3. Visit in the shoulder or off-season

A more even spread of visitors reduces the pressure on Scotland’s environment, popular ancient attractions, and communities. Scotland is heaving with tourists during July and August, so  plan your trip to Scotland  between October and April once [international travel reopens] if you can. These are quiet times for small businesses who really need the cash flow. As a bonus- there are less tourists around and you’ll have a better opportunity to mingle with the locals!

SCOTLAND RESOURCES ✨ On a budget? Grab my Scotland Bucket List Planner ✨ Organising a big trip? Grab my Ultimate Scotland Planner ✨ Want to tick off all the must-sees? Grab my Must-See Scotland Essential Travel Planners ✨ Have a question about travelling around Scotland? Join my Facebook groups Scotland Travel Tips and Scotland Travel Tips for Locals ✨ Love podcasts? Listen to my Scotland podcast Life in Scotland ✨ Want more Scotland? Join my exclusive Scotland community Secrets of Scotland to unlock bonus content

>> Read more: My favourite autumn breaks in Scotland

snow on the scottish mountains

4. Reduce the number of flights you take where possible

If you’re flying to Scotland, try to book the most direct flight possible. Doing so generates fewer greenhouse gases per journey, as take-off and landing uses more fuel than when the plane is in the air. Also research  which airlines currently have the greenest policies  (research everything from the type of fuel they use to their on-board plastic policies).

5. Pack lightly when you fly

Finnair claims  it could save between 1-2 million kilograms of fuel per year if passengers packed their luggage 1 kilogram lighter every time they fly! The same goes for all airlines: pack lighter, travel more economically.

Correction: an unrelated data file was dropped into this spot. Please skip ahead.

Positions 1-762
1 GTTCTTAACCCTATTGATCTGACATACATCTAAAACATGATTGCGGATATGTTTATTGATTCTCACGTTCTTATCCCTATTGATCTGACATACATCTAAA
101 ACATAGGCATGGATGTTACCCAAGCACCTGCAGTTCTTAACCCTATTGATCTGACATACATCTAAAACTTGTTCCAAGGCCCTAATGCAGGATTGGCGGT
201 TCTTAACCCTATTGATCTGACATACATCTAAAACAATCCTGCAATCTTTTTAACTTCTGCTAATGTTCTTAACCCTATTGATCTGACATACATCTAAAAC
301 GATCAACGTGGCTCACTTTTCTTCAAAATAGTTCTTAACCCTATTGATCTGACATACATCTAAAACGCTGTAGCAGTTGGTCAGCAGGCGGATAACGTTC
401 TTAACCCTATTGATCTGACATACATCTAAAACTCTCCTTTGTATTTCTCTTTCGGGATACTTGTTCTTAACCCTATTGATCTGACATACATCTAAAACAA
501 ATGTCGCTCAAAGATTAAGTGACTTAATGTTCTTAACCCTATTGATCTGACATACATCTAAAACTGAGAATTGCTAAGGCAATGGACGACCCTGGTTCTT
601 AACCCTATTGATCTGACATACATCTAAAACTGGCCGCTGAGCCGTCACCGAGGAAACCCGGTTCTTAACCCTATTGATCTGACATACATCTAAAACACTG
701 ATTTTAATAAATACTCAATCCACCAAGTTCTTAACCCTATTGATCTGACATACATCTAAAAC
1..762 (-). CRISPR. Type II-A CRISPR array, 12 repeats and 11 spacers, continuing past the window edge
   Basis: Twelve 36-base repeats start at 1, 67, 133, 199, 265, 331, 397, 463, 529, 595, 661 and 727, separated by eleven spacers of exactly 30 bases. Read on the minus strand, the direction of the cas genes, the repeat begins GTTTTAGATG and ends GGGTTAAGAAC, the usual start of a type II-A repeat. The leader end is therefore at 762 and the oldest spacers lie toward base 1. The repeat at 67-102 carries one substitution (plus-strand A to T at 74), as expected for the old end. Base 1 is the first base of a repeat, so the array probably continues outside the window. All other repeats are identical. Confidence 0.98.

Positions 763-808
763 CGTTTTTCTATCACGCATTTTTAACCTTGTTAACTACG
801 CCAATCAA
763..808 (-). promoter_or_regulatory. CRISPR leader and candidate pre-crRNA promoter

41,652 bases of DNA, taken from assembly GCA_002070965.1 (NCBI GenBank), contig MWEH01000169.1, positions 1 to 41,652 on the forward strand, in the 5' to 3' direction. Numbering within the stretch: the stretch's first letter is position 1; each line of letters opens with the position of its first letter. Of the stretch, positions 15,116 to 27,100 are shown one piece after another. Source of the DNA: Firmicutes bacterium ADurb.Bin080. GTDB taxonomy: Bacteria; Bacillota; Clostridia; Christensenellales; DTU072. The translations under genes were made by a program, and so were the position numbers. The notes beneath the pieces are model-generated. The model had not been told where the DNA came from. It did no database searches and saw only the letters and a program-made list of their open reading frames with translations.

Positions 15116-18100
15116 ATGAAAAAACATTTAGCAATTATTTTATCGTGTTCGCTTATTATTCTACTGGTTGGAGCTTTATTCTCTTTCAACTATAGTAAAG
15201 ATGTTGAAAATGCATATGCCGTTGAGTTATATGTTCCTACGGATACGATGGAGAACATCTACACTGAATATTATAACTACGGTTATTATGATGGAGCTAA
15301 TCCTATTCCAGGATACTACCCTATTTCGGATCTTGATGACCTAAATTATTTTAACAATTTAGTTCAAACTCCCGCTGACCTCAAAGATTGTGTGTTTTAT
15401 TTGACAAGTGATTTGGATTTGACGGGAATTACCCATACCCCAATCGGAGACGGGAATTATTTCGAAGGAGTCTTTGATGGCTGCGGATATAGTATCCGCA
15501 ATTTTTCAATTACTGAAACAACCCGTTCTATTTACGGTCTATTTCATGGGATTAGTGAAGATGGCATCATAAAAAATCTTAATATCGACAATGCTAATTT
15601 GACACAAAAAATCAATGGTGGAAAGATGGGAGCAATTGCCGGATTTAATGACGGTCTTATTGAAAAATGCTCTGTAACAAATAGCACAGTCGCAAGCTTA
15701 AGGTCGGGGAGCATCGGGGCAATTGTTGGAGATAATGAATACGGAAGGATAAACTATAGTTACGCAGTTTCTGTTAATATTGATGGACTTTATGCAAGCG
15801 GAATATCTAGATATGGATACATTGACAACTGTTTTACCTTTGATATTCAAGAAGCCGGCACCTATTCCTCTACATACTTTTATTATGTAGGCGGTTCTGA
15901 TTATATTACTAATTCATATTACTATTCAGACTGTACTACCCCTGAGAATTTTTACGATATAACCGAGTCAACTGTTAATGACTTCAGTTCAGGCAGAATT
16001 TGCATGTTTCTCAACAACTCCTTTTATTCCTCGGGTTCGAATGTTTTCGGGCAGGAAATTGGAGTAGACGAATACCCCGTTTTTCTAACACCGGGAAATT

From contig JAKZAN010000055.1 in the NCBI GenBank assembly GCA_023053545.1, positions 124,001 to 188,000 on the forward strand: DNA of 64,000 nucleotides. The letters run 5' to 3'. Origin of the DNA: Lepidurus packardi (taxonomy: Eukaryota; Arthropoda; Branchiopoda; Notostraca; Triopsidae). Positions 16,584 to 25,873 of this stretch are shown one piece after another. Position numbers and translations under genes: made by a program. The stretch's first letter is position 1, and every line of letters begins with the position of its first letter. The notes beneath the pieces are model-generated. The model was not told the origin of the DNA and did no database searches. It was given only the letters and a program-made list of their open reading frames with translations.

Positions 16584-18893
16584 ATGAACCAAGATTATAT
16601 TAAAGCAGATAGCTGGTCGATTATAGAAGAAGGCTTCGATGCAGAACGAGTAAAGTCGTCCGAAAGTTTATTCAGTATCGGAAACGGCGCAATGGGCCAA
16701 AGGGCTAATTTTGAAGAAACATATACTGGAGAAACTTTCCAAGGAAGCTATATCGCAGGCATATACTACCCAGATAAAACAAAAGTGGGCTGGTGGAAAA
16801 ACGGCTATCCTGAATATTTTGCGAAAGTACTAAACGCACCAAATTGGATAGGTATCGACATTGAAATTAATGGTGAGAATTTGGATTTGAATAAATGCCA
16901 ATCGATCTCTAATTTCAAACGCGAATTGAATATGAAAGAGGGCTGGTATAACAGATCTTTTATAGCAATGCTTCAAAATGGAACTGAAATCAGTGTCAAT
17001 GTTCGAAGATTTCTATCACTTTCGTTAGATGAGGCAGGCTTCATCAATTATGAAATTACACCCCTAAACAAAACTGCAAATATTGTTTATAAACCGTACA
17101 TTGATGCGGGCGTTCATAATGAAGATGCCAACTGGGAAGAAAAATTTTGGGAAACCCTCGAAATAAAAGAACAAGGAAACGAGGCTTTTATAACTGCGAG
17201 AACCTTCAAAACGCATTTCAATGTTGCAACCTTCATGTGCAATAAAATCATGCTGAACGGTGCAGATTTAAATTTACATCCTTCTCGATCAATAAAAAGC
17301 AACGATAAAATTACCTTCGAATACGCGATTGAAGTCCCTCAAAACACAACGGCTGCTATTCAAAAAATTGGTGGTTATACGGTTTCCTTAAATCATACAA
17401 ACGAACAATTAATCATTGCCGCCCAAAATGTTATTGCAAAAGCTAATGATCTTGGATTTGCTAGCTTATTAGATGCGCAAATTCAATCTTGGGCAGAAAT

Read More: 50 Travel Tips for Scotland

6. Bring these eco-friendly travel products with you

When   packing for a trip to Scotland  I always recommend bringing the following:

  • reusable straws  [with a cleaning pipe]
  • a  collapsible water bottle
  • collapsible coffee mug [for takeaway coffee/hot wine at the winter markets]
  • reusable bags  [or a good quality  hiking backpack ].

You’ll use less plastic, and save money on buying bags to carry your groceries and shopping [you have to purchase all carry bags in Scotland].

sustainable tourism in scotland travel mug

7. Stay in eco-friendly accommodation

Look for accommodation that utilises solar power, rainwater harvesting, energy-efficient lighting and serves meals made from locally sourced ingredients.

Some of my recommendations for eco stays include:

  • JustB City Retreat  in Edinburgh
  • The Lazy Duck Lodge  in Nethy Bridge
  • Eagle Brae  in Struy [Scottish Highlands]
  • Loch Ossian Youth Hostel  in Corrour [Rannoch Moor]

loch ossian youth hostel

8. Help out your hosts

Always make sure that when you’re not in your accommodation you turn the lights, heating and television off. If you’re staying in a hotel or bed and breakfast reuse your towels by hanging them up so the cleaners won’t take them away for washing. Leaving the ‘do not disturb’ hanger on your door also discourages cleaners, which will save on energy and usage of cleaning products. Let’s face it- your toilet doesn’t need to be cleaned every day!